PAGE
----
Glen Keane, a legendary Disney animator and 2018 Academy Award Winner, says that his goal in virtual reality is “a full immersion into the drawing of a character”, “not to draw a drawing but that I could step and be in that world”. Although a visitor to a VR world may find themselves in a virtual body that is imperfect, it will likely be relative to the scale of a virtual reality scene. You can find Glen Keane drawing in VR HERE. The video was produced for the upcoming Future of Storytelling Summit.
The current VR headsets have extensions that can also track hands, feet, clothing (wearable sensors), eye gaze and even brain waves. These sensors act as the first elements to map a viewer’s virtual body in VR. For example, in Coco VR, you can dress up your virtual body - a skeleton - by selecting clothing in front of a virtual mirror. You can also watch a miniature version of yourself dancing as a small puppet. It has become evident that the virtual self replaces the real self in the virtual scene.
In a movie theatre, you can look away from the screen or watch emotions on the faces of people in the audience. In VR, you are actively part of the story – generally, there is not the possibility to be an outsider in the story that you experience. I have found that virtual spaces can be experienced without the limitations of seeing the world inside of a frame – since it is often a space without boundaries. The visual experience of the visitor in virtual reality is a continuum of spaces that can be seen as 360 degree panoramic images combining multiple cameras in front, back, up, down and sides of a virtual camera. If done well, all of this happens seamlessly. The connection between a viewer and the 360 panoramic views of a VR scene seems to be immediate. Virtual worlds presented inside a 360 VR applications can mimic the way images are projected on the spherical surface of the back of our eyes. In my own production work, I notice that creating a spatial continuity in VR creates the feeling of personal attachment to a space. Some examples of 360 VR applications from 2017:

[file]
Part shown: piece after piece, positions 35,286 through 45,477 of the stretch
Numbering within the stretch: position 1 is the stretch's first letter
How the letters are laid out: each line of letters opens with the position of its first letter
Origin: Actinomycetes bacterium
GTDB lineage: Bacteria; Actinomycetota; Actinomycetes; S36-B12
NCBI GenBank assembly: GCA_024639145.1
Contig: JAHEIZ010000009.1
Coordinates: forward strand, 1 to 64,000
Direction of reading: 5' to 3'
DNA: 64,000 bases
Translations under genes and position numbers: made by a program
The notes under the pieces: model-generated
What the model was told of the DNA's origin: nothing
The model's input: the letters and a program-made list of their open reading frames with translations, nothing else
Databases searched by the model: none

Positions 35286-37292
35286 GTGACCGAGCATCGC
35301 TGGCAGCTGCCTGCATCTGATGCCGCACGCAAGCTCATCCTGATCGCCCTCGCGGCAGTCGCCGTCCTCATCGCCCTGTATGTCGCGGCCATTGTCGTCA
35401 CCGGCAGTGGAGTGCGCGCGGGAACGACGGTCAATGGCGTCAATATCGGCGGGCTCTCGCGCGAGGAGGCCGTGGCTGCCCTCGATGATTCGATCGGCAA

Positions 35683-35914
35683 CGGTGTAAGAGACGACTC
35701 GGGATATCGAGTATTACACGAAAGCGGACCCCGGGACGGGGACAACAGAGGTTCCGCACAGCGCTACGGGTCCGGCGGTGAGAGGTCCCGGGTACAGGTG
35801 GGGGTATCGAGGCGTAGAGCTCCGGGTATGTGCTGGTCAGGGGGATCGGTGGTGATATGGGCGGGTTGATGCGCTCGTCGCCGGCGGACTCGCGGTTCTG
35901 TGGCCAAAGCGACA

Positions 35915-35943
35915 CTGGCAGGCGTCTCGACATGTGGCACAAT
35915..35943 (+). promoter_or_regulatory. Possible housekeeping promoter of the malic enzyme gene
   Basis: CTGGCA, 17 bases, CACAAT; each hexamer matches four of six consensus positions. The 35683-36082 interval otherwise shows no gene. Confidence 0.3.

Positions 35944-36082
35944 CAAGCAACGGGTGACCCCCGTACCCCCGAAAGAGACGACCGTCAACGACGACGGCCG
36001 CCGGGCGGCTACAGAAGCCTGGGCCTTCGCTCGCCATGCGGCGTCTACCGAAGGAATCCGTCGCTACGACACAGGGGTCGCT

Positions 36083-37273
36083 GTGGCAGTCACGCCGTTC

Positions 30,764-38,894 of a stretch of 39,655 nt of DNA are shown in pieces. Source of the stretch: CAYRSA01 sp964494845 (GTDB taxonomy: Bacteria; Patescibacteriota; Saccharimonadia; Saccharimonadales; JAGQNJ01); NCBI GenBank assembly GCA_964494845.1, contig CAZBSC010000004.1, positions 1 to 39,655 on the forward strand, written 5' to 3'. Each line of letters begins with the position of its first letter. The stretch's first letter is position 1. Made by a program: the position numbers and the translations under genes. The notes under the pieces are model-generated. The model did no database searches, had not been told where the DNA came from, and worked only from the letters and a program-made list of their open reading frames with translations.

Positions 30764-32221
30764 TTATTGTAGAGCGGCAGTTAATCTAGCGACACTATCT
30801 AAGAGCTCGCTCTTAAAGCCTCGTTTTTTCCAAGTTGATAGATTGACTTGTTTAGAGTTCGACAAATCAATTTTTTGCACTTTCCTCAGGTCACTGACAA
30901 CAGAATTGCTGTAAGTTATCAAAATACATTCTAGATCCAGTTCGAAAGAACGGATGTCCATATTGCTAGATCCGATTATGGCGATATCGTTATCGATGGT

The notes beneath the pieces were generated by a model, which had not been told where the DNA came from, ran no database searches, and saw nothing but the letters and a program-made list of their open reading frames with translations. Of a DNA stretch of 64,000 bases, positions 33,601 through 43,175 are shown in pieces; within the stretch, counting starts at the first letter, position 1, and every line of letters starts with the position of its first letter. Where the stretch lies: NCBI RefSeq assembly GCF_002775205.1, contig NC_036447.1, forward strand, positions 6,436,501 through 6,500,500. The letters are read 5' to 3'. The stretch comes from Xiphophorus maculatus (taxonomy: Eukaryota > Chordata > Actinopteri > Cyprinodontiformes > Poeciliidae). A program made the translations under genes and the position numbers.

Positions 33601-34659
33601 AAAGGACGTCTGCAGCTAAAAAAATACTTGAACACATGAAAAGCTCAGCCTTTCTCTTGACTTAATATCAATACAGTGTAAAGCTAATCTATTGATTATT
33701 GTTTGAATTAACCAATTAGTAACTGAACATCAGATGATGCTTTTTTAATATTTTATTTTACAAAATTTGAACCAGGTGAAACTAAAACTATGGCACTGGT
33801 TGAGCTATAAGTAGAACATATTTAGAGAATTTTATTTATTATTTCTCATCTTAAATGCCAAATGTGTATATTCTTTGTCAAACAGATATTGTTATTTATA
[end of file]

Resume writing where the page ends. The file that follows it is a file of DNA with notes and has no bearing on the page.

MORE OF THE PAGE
Elbphilarmonie Hamburg in 360 a cultural landmark where all musics meet (Hamburg, Germany) the VR world in a spaceship designed as modern architecture.
In Disney’s Pete’s Dragon 360 in 4K video, flying on the back of a dragon may not be a full story, but offers an experience which could not be had in reality. Through Mowglie’s Eyes is a fantastic example of experiential storytelling. It was created by Cold Lairs and Weta Digital, Peter Jackson’s special effects studio in Wellington, New Zealand.
Coded worlds can bring visitors into another type of experience. Another World by Glenn Marshall’s studio, Wheelworks, presents an exquisite procedural world in VR. The landscapes in the film were procedurally generated from algorithms, using OpenGL and GLSL shaders. The uniqueness of the world generated with code offers the ambiance of a story within on its own. The visitor is creating the world they explore – and the generated landscape is mesmerizing as they unfold their own story.
Glen Marshall awesome virtual worlds can be seen HERE.
Following a virtual camera zooming through space with very small objects has no limitation in virtual reality. A viewer can visit sequences of very small objects nested inside each other without breaking the string of the narration. In Small Wonders by Priam Givord, we follow a virtual camera zooming through gothic miniatures of wood boxes from the 16th century. The camera navigates inside tiny and delicate woodcarvings. This experience would be impossible to share with others outside of virtual reality.
Small Wonders by Priam Givord can be seen HERE.
As technology advances and becomes less and less visible, we can expect to discover new dimensions of storytelling in VR. I think that we will see the development of VR environments that will enable groups of writers, VR designers and audiences to collaborate together and branch out from the VR experiences that we are only getting to know today.
Jean-Marc Gauthier is an Associate Professor at University of Idaho and Managing Director of Tinker Too, an interactive design studio based in Singapore, currently focused on designing prototypes for automotive and mobility products.